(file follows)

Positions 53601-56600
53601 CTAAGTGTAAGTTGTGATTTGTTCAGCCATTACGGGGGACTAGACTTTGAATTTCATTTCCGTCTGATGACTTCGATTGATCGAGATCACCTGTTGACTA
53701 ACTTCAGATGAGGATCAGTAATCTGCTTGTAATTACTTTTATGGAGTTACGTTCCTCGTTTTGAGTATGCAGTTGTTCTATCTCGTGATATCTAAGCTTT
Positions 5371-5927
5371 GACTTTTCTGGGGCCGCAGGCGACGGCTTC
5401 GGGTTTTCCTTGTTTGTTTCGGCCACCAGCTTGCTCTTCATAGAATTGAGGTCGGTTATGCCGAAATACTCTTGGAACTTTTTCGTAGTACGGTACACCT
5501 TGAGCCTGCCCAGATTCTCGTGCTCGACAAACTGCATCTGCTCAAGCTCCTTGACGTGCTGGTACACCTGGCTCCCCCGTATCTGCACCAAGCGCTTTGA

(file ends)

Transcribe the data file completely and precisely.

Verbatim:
Positions 53601-56600
53601 CTAAGTGTAAGTTGTGATTTGTTCAGCCATTACGGGGGACTAGACTTTGAATTTCATTTCCGTCTGATGACTTCGATTGATCGAGATCACCTGTTGACTA
53701 ACTTCAGATGAGGATCAGTAATCTGCTTGTAATTACTTTTATGGAGTTACGTTCCTCGTTTTGAGTATGCAGTTGTTCTATCTCGTGATATCTAAGCTTT
Positions 5371-5927
5371 GACTTTTCTGGGGCCGCAGGCGACGGCTTC
5401 GGGTTTTCCTTGTTTGTTTCGGCCACCAGCTTGCTCTTCATAGAATTGAGGTCGGTTATGCCGAAATACTCTTGGAACTTTTTCGTAGTACGGTACACCT
5501 TGAGCCTGCCCAGATTCTCGTGCTCGACAAACTGCATCTGCTCAAGCTCCTTGACGTGCTGGTACACCTGGCTCCCCCGTATCTGCACCAAGCGCTTTGA